Tuesday, September 30, 2008

Hotlining? Sneaky Bill Steals Artist Copyrighted Materials

Maybe I ought to start a third blog dealing with politcs and foreign affairs a conspiracy theories and what some politicans do behind the backs of their fellow citizens. I received a email from a friend in our local sketchclub (see links for it). I'm going to post it below and the reader can make up their own minds about it. In the interest of full disclosure, I went ahead and email my Congressional representitive about this. That link is included in the body of the text.

Email Start: While congress was supposedly busy with the banking bailout jazz this weekend, they found the time to rob all artists of our copyright law protection by hot-lining the ORPHAN WORKS act and passing it in congress. This is a bill funded by Google, Microsoft and several other search media corporations who intend to profit off this while making artists pay not only for EACH copyrighted work (that now is automatically done for FREE once its created, signed and dated) but we have to register for the privilege to use their search engines. This is just the beginning. Please read this email and help us do something about this.

-Will Terrell
Lubbock SketchClub

FROM ILLUSTRATORS ' PARTNERSHIP OF AMERICA: Orphan Works: The Devil's Own Day Never Too Busy to Pass Special Interest Legislation 9.28.08As lawmakers struggled Friday to clean up the mess on Wall Street, sponsors of the Orphan Works Act passed more special interest legislation. Their bill would force copyright holders to subsidize giant copyright databases run by giant internet firms. Like the companies now needing billion dollar bailouts, these copyright registries - which would theoretically contain the entire copyright wealth of the US - would presumably be "too big to fail." Yet it's our wealth, not theirs, the scheme would risk.

Small business owners didn't ask for this legislation. We don't want it and we don't need it. Our opposition numbers have been growing daily. So Friday, the bill's sponsors reached for the hotline.

What is Hotlining? Critics of hotlining say "that lawmakers are essentially signing off on legislation neither they nor their staff have ever read.""In order for a bill to be hotlined, the Senate Majority Leader and Minority Leader must agree to pass it by unanimous consent, without a roll-call vote. The two leaders then inform Members of this agreement using special hotlines installed in each office and give Members a specified amount of time to object - in some cases as little as 15 minutes. If no objection is registered, the bill is passed."- Roll Call, Sept 17, 2007.

In other words, a Senate bill can pass by "unanimous consent" even if some Senators don't know about it. The Devil's Own Day Senators Leahy and Hatch hotlined the Orphan Works Act twice last summer. Each time came at the end of a day, at the end of a week, near the end of a legislative session. Each time lawmakers were distracted by other issues and other plans. Each time artists rallied quickly and each time a Senator put a hold on the bill. Friday the Senators found a new opportunity.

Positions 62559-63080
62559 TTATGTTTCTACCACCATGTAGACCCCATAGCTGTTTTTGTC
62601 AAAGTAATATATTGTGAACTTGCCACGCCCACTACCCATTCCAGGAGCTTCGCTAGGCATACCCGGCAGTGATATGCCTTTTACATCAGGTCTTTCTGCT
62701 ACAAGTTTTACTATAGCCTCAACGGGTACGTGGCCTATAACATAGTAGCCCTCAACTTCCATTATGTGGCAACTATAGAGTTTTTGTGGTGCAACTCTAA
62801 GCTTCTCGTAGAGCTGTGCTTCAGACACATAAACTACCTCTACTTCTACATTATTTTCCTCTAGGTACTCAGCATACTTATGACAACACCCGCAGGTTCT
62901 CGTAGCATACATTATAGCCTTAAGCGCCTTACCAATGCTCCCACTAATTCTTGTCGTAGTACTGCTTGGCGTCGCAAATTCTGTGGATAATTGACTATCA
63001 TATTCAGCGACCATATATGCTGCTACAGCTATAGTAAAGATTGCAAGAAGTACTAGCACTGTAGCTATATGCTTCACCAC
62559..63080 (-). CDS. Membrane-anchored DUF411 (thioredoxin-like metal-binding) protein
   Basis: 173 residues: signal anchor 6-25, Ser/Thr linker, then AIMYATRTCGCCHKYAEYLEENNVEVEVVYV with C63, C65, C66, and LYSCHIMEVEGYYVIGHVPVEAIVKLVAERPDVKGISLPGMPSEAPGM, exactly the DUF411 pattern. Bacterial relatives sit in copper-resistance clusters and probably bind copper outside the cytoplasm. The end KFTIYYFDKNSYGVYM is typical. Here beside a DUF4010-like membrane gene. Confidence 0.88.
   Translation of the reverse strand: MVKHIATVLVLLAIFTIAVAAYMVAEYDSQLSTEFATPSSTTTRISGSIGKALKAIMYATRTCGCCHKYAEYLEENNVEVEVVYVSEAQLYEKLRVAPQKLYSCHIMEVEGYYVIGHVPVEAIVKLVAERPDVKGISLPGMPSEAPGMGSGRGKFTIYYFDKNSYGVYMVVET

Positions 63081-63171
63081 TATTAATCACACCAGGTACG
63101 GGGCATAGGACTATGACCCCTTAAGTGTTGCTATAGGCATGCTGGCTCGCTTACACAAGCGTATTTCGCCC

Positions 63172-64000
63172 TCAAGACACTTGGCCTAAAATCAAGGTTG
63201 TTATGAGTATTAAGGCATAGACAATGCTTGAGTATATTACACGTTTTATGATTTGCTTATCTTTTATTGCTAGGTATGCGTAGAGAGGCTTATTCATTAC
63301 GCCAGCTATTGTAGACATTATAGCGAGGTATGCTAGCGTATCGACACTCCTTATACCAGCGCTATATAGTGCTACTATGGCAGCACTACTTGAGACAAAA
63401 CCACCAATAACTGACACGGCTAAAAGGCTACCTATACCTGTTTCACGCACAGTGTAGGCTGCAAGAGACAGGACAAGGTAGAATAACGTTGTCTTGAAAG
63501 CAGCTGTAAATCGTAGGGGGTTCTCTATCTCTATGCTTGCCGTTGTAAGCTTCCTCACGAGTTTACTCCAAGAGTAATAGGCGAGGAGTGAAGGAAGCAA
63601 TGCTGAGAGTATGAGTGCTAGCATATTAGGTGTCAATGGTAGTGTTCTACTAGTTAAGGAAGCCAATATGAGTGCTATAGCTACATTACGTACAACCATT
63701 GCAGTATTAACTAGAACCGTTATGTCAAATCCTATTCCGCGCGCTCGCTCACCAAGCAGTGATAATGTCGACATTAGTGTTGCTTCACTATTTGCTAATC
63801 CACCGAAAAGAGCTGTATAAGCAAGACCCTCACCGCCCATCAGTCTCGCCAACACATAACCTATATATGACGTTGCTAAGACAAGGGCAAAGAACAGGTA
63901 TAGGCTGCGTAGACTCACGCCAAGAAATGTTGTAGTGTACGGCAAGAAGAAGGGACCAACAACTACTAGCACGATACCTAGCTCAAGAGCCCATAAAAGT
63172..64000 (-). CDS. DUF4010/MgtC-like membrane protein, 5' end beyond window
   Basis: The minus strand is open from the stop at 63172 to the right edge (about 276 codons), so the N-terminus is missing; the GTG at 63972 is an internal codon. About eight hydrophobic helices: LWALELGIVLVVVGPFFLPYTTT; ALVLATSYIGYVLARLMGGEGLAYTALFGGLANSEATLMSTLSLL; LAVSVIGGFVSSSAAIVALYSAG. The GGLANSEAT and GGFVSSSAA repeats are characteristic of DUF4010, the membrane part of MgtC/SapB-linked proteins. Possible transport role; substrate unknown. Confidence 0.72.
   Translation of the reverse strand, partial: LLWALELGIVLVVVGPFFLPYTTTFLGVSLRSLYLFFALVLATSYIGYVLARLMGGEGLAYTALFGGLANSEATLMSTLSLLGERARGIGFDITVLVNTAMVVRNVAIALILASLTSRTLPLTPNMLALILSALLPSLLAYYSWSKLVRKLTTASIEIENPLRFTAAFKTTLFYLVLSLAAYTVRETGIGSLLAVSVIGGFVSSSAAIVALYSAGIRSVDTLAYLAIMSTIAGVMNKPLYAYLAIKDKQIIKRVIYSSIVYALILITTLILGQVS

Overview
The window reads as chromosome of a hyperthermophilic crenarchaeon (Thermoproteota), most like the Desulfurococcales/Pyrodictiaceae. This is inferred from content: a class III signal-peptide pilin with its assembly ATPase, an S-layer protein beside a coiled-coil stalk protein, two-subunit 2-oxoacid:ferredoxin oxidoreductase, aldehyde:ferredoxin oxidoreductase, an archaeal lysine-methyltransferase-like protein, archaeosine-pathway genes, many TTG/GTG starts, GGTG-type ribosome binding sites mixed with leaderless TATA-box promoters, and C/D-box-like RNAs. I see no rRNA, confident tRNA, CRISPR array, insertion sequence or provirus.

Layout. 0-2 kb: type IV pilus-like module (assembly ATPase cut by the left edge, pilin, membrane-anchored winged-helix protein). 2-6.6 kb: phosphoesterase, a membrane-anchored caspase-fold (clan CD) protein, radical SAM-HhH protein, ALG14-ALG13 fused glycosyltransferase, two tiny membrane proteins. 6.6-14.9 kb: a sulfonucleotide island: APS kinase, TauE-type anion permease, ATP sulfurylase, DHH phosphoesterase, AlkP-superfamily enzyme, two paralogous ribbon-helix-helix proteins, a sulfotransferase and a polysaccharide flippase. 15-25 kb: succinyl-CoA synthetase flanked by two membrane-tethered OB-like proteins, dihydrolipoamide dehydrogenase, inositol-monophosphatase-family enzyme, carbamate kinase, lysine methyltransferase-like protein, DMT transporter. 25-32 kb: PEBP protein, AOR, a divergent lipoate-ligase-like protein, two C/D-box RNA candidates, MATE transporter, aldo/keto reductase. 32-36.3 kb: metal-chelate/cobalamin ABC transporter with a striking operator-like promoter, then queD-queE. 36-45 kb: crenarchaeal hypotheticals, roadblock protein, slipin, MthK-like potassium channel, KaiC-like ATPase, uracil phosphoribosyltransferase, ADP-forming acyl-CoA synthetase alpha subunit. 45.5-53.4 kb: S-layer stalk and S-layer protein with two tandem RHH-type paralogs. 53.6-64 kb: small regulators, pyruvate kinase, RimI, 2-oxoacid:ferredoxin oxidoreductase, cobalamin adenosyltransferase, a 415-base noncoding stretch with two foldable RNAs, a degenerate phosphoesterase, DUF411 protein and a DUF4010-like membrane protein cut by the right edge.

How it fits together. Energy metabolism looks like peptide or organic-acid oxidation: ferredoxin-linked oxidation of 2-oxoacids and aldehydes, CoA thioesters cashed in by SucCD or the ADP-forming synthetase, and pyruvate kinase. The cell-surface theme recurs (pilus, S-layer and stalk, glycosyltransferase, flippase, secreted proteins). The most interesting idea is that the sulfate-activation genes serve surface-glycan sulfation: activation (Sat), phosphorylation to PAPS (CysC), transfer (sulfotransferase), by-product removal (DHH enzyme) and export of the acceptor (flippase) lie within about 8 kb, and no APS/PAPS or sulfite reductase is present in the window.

With lawmakers struggling to package a 700 billion dollar bailout to avert a world wide economic meltdown, with the rest of the country focused on Presidential debates, with Washington in chaos and Congressional phone lines jammed, they hotlined an amended bill. On short notice, even the legislative aides we could reach by phone said they didn't have time to read it. And so, while we were rushing to get out a second email blast to artists, the bill passed by "unanimous consent" - in other words, by default. What better way to pass a bill that was drafted in secret than to pass it while nobody's looking?

Since Friday, artists have been conducting bitter post mortems on their blogs. That's understandable, but it's not time yet.

"When Sherman arrived at Grant's headquarters later that evening, he found the general - broken sword and all - chewing on a soggy cigar in the rain, which had begun soaking the battlefield.

'Well, Grant,' Sherman said to his friend, 'we've had the devil's own day, haven't we?

''Yes,' replied Grant, 'lick 'em tomorrow, though.'"

The Senate passed their bill Friday, but the House hasn't.

There's still time to write, phone and fax your congressional representatives. Tell them not to let the House Judiciary Committee fold their bill and adopt the Senate's.Tell Congress to protect the private property of small businesses. Lick 'em tomorrow.

- Brad Holland and Cynthia Turner, for the Board of the Illustrators' PartnershipQuote from "The Devil's Own Day," by Christopher Allen, January 2000 America's Civil War Magazine

Tell the House Judiciary Committee not to adopt the Senate version. We've supplied a special letter for this purpose: http://capwiz. com/illustratorspartnership/issues/alert/?alertid=11980321

Our Website!www.elSketchoClubo.com

Well - Thats the entire email so make your own choice.

UPDATE (October 2, 2008):
Thank you to everyone that contacted their congress persons about the Orphan Works act, I know several of you emailed me saying you had in spite of my broken link in the last email (my apologies). This is the 4th time they've tried to slip this bill into law without debate. This however, is the first time that it actually passed in the Senate. Fortunately, enough people protested that it died when the bill arrived in the House. Thanks again everyone. Its dead for now... but not necessarily indefinitely. Keep an eye out.-Will Terrell Lubbock SketchClub.

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